A group of students posing for a group photograph at the shoreline of Mono Lake with the blue lake in the background and tufa towers sticking up from the water and some of the students are making silly faces and gestures.

Outdoor Education Center

The Mono Basin Outdoor Education Center (OEC) program has been connecting the youth of Los Angeles to the source of their water in the Mono Basin for over 25 years.

The program is run by the Mono Lake Committee, and operates out of a small center at the Cain Ranch on a long-term lease from the Los Angeles Department of Water & Power.

Six students stand in a circle outside in the snow with one jumping up and throwing a snowball in the air while the others laugh and take photos, with beautiful snowy mountains shrouded in clouds in the background.

About the program

The Mono Basin Outdoor Education Center program connects Los Angeles youth with the source of their water through multi-day trips to Mono Lake that focus on watershed education through hands-on learning and stewardship activities. Through a combination of curriculum-based education, outdoor activities, and restoration projects, the OEC program teaches participants about watersheds and ways they can be impacted by human activities.

The OEC program is for underserved students, primarily from Los Angeles, with limited access to experiences in wild and inspiring landscapes. The OEC offers many first-time experiences for students: sleeping outside, cooking and eating meals together, discovering natural and human history of the Mono Basin, seeing stars in a dark night sky, playing in the snow, and making real-life connections without using smartphones. One hallmark of the OEC program is that we work hard to meet students where they are at. Environmental education can’t be done with a cookie cutter –messages and lessons need to reach students by resonating with the realities of their lives. Creating rapport, making time and space for diverse life experiences and realities is a critical part of the OEC program.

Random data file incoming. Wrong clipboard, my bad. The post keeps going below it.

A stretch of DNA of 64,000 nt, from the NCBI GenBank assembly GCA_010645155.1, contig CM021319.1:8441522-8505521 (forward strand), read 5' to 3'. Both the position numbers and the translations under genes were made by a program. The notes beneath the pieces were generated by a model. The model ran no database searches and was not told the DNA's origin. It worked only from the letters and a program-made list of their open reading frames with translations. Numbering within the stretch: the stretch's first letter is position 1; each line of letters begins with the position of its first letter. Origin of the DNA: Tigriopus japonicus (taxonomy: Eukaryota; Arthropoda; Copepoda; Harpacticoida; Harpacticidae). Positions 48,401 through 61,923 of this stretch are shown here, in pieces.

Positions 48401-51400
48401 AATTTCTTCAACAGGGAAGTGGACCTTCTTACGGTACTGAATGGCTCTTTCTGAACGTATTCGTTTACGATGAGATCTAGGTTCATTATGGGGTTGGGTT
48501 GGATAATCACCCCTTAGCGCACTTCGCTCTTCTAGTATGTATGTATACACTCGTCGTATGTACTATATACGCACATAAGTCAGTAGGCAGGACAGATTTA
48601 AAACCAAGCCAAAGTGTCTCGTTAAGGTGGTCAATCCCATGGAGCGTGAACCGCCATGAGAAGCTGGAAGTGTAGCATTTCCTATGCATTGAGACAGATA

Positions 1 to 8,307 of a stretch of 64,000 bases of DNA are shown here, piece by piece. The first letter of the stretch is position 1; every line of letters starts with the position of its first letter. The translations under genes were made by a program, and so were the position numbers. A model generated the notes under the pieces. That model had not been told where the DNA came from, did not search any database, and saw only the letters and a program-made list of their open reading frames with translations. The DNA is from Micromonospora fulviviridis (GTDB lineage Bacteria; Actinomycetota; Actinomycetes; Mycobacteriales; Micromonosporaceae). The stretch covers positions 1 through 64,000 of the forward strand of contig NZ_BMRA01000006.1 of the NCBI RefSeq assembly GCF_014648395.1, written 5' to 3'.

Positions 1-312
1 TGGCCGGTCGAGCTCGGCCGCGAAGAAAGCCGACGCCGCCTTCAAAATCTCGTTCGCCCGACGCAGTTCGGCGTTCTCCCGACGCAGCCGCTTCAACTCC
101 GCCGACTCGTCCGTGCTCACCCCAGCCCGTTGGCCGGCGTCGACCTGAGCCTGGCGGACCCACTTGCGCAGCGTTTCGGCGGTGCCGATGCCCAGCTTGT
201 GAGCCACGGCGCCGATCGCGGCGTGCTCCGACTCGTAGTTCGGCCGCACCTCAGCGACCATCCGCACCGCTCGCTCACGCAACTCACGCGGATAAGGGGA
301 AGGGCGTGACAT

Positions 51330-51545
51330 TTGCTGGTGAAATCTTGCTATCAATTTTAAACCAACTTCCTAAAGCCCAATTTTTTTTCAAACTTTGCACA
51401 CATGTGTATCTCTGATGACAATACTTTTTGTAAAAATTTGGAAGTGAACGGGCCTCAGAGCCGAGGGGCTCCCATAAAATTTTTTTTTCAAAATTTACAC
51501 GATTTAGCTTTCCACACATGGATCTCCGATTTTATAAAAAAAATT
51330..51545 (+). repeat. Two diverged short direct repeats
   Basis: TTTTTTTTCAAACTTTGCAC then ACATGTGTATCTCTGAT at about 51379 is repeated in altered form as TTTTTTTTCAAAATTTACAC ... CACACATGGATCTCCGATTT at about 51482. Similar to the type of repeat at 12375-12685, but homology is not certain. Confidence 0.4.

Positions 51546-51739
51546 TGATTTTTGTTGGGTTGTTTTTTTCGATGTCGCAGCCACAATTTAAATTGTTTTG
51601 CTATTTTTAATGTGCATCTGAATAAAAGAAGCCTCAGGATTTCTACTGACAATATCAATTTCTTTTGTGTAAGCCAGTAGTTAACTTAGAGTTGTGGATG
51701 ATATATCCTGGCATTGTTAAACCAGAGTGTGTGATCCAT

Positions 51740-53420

Three students stand outside in a field with Mono Lake in the background and one of them is gently holding a snake while the others look on with excitement.

OEC program mission

The mission of the OEC program is to build understanding and appreciation for the Mono Basin-Los Angeles watershed through education programs and muscle-powered recreational activity; to demonstrate that balanced solutions are possible for meeting the water needs of people and the environment; and to kindle stewardship through service projects that restore and improve the quality of the Mono Basin watershed.

Information for teachers and trip leaders

A tour guide gives a tour at the shore of Mono Lake with eight people, including kids, listening to her talk as she stands with tufa towers nearby and snowy mountains in the distance on a clear sunny day.

The OEC program is open to school groups, environmental and social justice groups, and community groups from the Los Angeles area. While many groups have been returning for years, we also accept new groups depending on availability. The OEC operates from May to November of each year and programs typically run for five days. Throughout the duration of the visit, groups engage in water focused environmental education, participate in service projects, work on team building activities, and also practice living skills such as cooking and cleaning. The short time spent in the Mono Basin is a truly transformative experience.

The OEC program is not only an unforgettable experience, but it is also accessible. The Mono Lake Committee is able to offset many of the costs usually associated with similar programs. The OEC is equipped with camping gear, hiking boots, cold weather clothing, kitchen supplies, and more. Groups typically only have to pay for food, transportation, and a small program fee. Pre-trip meetings and Q&A sessions with our Los Angeles Education Coordinator, Herley Jim Bowling, are also available as a resource for groups.